—And tell us, Hynes said, do you know that fellow in the, fellow was over there in the…
He looked around.
—Macintosh. Yes, I saw him, Mr Bloom said. Where is he now?
—M’Intosh, Hynes said scribbling. I don’t know who he is. Is that his name?
He moved away, looking about him.
—No, Mr Bloom began, turning and stopping. I say, Hynes!
Didn’t hear. What? Where has he disappeared to? Not a sign. Well of all the. Has anybody here seen? Kay ee double ell. Become invisible. Good Lord, what became of him?
A seventh gravedigger came beside Mr Bloom to take up an idle spade.
—O, excuse me!
He stepped aside nimbly.
Clay, brown, damp, began to be seen in the hole. It rose. Nearly over. A mound of damp clods rose more, rose, and the gravediggers rested their spades. All uncovered again for a few instants. The boy propped his wreath against a corner: the brother-in-law his on a lump. The gravediggers put on their caps and carried their earthy spades towards the barrow. Then knocked the blades lightly on the turf: clean. One bent to pluck from the haft a long tuft of grass. One, leaving his mates, walked slowly on with shouldered weapon, its blade blueglancing. Silently at the gravehead another coiled the coffinband. His navelcord. The brother-in-law, turning away, placed something in his free hand. Thanks in silence. Sorry, sir: trouble. Headshake. I know that. For yourselves just.
The mourners moved away slowly without aim, by devious paths, staying at whiles to read a name on a tomb.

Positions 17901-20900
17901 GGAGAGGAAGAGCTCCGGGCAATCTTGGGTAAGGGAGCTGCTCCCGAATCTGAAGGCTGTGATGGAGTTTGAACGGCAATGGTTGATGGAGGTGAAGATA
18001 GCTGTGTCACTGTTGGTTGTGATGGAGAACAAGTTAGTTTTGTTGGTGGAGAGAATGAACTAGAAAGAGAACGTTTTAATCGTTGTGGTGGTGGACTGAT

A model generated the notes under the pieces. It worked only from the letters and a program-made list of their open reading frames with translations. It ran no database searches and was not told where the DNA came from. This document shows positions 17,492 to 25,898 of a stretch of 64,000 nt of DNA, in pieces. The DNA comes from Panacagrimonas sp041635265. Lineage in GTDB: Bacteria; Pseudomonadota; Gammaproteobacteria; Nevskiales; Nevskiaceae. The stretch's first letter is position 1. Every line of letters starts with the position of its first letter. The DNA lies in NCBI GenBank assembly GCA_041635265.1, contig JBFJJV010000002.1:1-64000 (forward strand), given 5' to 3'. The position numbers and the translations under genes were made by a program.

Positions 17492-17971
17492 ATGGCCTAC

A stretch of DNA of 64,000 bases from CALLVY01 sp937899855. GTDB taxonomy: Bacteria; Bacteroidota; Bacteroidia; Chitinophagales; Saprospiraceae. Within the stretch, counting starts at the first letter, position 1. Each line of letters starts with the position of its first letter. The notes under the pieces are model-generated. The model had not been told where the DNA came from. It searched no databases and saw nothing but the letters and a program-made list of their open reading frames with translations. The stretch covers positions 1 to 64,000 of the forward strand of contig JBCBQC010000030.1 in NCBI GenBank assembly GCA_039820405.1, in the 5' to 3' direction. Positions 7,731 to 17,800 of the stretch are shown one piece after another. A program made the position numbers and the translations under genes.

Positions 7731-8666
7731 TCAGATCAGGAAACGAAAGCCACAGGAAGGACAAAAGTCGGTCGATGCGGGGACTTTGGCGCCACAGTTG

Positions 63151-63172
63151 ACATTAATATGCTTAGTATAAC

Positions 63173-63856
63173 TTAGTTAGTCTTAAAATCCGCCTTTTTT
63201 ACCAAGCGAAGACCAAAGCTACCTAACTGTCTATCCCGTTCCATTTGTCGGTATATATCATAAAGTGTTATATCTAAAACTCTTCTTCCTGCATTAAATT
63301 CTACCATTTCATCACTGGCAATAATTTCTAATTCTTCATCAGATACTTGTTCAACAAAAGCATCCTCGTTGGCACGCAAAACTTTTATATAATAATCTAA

—Let us go round by the chief’s grave, Hynes said. We have time.
—Let us, Mr Power said.
They turned to the right, following their slow thoughts. With awe Mr Power’s blank voice spoke:
—Some say he is not in that grave at all. That the coffin was filled with stones. That one day he will come again.
Hynes shook his head.
—Parnell will never come again, he said. He’s there, all that was mortal of him. Peace to his ashes.
Again we have Joyce returning to the figure of Charles Parnell. In this reference he is obviously compared to Christ Himself. Mr Power recites a rumor that Parnell was not buried and that he will one day return. The idea is quickly shut down but the comparison is clear.
Parnell died a young man on October 6th, 1891 of pneumonia, taking with him Ireland’s best hope for a unified home rule. Parnell was and remains such an important figure in the Irish landscape that to this day people speculate what Ireland might be like if he had survived. His grave is marked by a piece of un-carved Wicklow granite reading only “Parnell”.